Did you know that Bornholm island is the sunniest place in Denmark?
The sunshine island as we call it has always been special for Danes, and most of us has made the pilgrimage there at least once, usually as part of a school trip.
This was my second visit to the island and with its time warp, magical forests, medieval fortresses and glorious FOOD, it was just as idyllic as I remembered.
Are you looking for reasons to visit Bornholm island? Here they are…
Why you should visit Bornholm Island
Most people visiting Denmark stay in Copenhagen, and that’s such a shame. Bornholm island is one of the hidden gems that make Denmark so magical and quaint, and it’s actually just a short ferry ride from Copenhagen (food for thought).
Let me just show you a map of Bornholm so you can get a sense of where we’re at.
Map of Bornholm
So, where is Bornholm?
Bornholm is located in the Baltic Sea. It’s closer to Sweden than Denmark, which explains why locals speak with a
funny quite unique dialect. It’s easy to get around the island. Renting a car is without doubt your best option for seeing everything on this list and more. But if that’s not for you, you can always take the bus to the major villages or join day trips.
So, the number one attraction on Bornholm is without doubt the medieval Hammershus. Nowhere in Denmark do we have a fortress like this – in fact it’s the largest castle ruin in all of Northern Europe. It’s perched high on a steep, rocky cliff 74 metres above the sea and has been at the center of numerous wars, having been attacked and besieged many times. Hammershus is old, like seriously old. The oldest part of the fortress was probably built in the early 12th century, and although it’s a ruin today, it’s in quite good shape.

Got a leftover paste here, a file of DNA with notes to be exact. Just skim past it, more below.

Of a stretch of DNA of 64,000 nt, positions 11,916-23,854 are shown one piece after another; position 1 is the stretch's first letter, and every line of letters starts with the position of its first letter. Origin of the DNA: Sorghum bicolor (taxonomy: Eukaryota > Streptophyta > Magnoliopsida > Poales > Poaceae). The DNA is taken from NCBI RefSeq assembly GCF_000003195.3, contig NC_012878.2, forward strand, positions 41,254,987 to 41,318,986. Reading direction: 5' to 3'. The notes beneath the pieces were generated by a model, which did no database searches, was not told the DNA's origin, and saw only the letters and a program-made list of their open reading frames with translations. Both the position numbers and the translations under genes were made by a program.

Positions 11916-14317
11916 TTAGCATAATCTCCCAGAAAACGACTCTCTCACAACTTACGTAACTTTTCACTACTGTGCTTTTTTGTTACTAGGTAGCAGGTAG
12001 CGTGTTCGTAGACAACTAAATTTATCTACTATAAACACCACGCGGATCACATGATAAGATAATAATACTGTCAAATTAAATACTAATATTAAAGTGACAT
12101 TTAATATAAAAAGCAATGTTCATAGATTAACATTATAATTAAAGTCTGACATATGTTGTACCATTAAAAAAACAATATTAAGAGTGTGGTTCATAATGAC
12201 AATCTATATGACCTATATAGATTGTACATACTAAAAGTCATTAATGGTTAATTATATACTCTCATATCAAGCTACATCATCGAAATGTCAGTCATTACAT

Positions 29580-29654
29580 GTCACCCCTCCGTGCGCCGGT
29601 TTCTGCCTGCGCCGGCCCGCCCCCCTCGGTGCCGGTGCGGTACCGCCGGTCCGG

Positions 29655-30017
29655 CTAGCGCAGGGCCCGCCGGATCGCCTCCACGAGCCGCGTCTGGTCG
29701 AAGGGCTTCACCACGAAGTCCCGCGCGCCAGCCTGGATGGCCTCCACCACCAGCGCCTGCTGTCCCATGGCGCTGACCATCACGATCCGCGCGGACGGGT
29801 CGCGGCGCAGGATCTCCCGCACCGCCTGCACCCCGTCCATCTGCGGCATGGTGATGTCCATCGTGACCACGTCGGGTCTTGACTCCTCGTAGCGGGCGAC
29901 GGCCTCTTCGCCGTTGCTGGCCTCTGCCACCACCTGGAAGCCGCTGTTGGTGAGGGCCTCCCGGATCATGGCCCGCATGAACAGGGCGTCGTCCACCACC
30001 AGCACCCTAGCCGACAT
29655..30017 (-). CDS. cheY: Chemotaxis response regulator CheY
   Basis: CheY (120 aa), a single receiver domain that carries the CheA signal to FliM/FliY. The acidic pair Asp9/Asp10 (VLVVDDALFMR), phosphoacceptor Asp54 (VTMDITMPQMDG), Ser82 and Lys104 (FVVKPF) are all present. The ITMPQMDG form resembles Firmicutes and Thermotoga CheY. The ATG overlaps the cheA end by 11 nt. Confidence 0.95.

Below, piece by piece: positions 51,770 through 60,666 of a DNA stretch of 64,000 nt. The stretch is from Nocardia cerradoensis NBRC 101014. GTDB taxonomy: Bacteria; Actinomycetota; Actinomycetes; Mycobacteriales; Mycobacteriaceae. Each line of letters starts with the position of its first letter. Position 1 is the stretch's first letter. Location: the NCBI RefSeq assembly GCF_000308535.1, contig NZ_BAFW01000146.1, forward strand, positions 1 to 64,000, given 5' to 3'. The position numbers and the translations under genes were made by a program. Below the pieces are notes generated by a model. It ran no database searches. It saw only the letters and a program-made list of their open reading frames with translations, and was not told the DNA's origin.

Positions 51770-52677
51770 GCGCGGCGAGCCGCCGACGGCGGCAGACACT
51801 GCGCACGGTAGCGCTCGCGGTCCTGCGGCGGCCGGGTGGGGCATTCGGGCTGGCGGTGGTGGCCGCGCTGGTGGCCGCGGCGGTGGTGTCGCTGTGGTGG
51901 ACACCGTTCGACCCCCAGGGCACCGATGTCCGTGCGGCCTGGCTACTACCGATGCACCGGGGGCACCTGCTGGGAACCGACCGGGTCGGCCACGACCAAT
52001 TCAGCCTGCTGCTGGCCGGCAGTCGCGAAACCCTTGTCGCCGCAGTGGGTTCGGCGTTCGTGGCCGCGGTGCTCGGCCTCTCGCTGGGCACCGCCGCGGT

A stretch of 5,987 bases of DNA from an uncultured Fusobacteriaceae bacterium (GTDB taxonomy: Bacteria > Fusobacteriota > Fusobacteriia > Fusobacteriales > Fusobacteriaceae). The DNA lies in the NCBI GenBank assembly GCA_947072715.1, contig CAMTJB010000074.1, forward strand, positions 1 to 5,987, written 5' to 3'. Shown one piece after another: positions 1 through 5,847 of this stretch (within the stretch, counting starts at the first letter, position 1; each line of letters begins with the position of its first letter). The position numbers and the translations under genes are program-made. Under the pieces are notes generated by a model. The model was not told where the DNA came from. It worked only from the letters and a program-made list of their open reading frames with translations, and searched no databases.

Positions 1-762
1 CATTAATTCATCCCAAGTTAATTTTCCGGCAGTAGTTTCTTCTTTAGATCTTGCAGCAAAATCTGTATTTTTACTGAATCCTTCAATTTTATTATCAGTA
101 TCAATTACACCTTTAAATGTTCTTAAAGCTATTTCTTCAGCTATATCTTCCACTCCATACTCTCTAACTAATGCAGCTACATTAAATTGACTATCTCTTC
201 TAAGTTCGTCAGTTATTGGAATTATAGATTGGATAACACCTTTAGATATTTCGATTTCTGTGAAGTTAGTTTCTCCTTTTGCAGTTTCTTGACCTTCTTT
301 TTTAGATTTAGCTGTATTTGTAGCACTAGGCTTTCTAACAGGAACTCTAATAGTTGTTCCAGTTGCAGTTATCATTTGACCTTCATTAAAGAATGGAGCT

We drove up to Hammershus, but you can take the bus, too. It stops near the parking lot and takes about 55 minutes from Rønne (largest city on Bornholm).
2. Opal Lake
A short 20-minute walk from Hammershus is the beautiful Opal Lake (Opalsøen in Danish) – another great reason to visit Bornholm Denmark. You just have to go here if you’re at Hammerhus, it’s a must. This lake is special for several reasons. For one, it’s really pretty. Once a granite quarry, the Opal Lake has retained its craterlike form. It’s really quite unique.
You have several hiking trails surrounding the lake. And you can swim or go for some zip line action with its 290 m long zip line. If you conquer the cliffs, you get an impressive view over the Baltic Sea and Hammershus.
3. Eat at a traditional smokehouse
Aside from Hammershus, you should definitely visit a Bornholm restaurant, including a traditional smokehouse. In these smokehouses, you get freshly smoked fish and seafood, warm just out of the oven. We got this plate of deliciousness, it was sooo delish!
4. The rocking stone